British man accused of hacking US health care companies

National

This undated photo provided by the Metropolitan police in London shows Nathan Wyatt, of England, who appeared in U.S. federal court in St. Louis, Mo., on Wednesday, Dec. 18, 2019. Wyatt pleaded not guilty Wednesday to charges alleging that he and co-conspirators in a hacking group called The Dark Overlord stole data from health care and accounting companies in the U.S. and threatened to release the information unless the companies paid ransom. (Metropolitan Police/PA via AP)

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KANSAS CITY, Mo. (AP) — A British man pleaded not guilty Wednesday to U.S. charges alleging that he and co-conspirators in an international hacking group called The Dark Overlord stole data from health care and accounting companies in Missouri, Illinois and Georgia and threatened to release the information unless they paid ransom.

Nathan Francis Wyatt, 38, was charged in federal court in St. Louis with conspiracy, two counts of aggravated identity theft and three counts of threatening to damage a protected computer, according to an indictment unsealed Wednesday. His court appearance came after he lost an 11-month fight to avoid being extradited from Britain to the U.S.

The indictment does not name the companies that were allegedly attacked but said they include a health care provider in Farmington, Missouri; a medical records company in Swansea, Illinois; an accounting business in St. Louis; a health care provider in Athens, Georgia; and a health care provider with several locations in Missouri.

The indictment also does not name the co-conspirators or provide any details on them.

Wyatt’s attorney, federal public defender Kayla Williams, did not immediately return a phone message from The Associated Press.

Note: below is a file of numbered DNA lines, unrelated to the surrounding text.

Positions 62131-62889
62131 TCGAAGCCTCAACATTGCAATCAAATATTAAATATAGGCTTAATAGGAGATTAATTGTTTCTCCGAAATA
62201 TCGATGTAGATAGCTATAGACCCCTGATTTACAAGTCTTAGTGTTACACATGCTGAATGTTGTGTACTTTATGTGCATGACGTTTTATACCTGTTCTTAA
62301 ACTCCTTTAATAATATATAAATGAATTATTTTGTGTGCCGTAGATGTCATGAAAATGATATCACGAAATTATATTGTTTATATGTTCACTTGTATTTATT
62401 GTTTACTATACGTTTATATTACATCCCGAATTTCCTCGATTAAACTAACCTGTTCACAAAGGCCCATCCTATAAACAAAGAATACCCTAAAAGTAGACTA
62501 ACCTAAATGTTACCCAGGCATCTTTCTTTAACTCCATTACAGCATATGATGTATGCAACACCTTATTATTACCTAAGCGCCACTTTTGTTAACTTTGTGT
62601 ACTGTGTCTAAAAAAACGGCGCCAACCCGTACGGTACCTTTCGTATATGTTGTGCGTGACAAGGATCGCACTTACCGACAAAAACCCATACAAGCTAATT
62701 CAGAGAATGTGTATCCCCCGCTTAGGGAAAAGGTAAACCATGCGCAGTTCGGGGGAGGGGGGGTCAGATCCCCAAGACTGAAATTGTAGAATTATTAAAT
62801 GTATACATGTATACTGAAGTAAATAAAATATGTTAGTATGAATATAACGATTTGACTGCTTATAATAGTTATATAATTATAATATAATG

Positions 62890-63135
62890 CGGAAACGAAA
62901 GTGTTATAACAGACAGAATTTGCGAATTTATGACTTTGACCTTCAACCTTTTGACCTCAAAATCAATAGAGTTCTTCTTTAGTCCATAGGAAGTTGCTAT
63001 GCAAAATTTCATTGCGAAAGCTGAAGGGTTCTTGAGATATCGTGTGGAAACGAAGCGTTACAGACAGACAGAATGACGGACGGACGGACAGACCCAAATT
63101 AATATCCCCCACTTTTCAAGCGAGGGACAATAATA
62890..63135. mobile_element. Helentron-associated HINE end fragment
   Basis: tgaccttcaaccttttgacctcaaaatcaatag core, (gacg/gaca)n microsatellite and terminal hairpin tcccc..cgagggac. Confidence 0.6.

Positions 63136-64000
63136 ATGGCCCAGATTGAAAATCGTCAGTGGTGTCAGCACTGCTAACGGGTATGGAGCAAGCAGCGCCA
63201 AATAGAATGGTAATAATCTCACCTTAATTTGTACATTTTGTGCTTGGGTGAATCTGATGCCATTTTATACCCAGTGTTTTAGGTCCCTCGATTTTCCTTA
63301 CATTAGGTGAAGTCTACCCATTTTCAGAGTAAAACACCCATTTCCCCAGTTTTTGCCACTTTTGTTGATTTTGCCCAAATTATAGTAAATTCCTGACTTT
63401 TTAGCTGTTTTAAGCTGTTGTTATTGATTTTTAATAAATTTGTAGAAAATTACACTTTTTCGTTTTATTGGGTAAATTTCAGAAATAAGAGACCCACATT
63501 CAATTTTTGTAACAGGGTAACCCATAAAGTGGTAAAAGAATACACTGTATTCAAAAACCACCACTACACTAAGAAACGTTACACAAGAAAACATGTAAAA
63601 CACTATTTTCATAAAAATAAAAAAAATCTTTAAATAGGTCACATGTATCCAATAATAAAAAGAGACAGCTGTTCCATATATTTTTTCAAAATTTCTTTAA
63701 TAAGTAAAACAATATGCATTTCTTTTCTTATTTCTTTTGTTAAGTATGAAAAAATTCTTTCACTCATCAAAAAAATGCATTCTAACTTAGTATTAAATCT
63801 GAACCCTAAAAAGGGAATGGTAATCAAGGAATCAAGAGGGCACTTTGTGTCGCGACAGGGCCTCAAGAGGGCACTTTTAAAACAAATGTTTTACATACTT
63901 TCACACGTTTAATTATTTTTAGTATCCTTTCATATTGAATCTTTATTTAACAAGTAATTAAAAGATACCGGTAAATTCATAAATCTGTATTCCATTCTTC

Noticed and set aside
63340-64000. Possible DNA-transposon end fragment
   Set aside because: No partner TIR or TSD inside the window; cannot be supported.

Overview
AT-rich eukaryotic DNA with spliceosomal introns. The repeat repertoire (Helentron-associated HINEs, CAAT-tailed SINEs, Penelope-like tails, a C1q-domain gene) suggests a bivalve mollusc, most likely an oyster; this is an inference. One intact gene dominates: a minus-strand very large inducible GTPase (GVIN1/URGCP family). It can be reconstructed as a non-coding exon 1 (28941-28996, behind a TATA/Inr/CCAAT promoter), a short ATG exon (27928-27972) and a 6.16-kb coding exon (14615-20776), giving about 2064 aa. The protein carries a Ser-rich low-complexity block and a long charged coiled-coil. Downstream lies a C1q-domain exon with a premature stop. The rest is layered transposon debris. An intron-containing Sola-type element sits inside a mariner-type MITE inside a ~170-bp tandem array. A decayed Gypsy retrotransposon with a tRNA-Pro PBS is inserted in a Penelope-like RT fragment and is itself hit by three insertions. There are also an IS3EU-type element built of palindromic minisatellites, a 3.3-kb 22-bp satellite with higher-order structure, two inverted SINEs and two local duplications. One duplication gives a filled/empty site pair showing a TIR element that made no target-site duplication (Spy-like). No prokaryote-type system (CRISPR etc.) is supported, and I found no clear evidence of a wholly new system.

The conspiracy charge alleges that Wyatt and his co-conspirators remotely accessed the companies’ computers to obtain personal and sensitive information, then sought to sell the records on criminal forums and marketplaces. Prosecutors said the group used email and telephones to threaten the companies unless they paid ransom in bitcoin or wire transfers.

The crimes occurred between June 10 and July 26, 2016.

The indictment says the defendants sent threatening text messages to the daughter of one of the owners of the Farmington company, at one point asking, “Did your daddy tell you he refused to pay us when we stole his company files?” and threatening to release thousands of patient files, including hers.

The hackers also threatened to call the public accountants’ clients “one by one” unless the company paid, the indictment alleges.

They also are accused of stealing money from the PayPal account of another health care provider, demanding $75,000 in bitcoin from a third health care company, and extorting money from another health care company.

Prosecutors have asked that Wyatt be kept in jail until trial. He has a fiance and three children in England, but no ties to St. Louis or the United States, The St. Louis Post-Dispatch reported.

The Dark Overlord claimed credit in April 2017 for the release of stolen episodes of the Netflix series “Orange is the New Black.”

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Associated Press writer Heather Hollingworth also contributed to this report.

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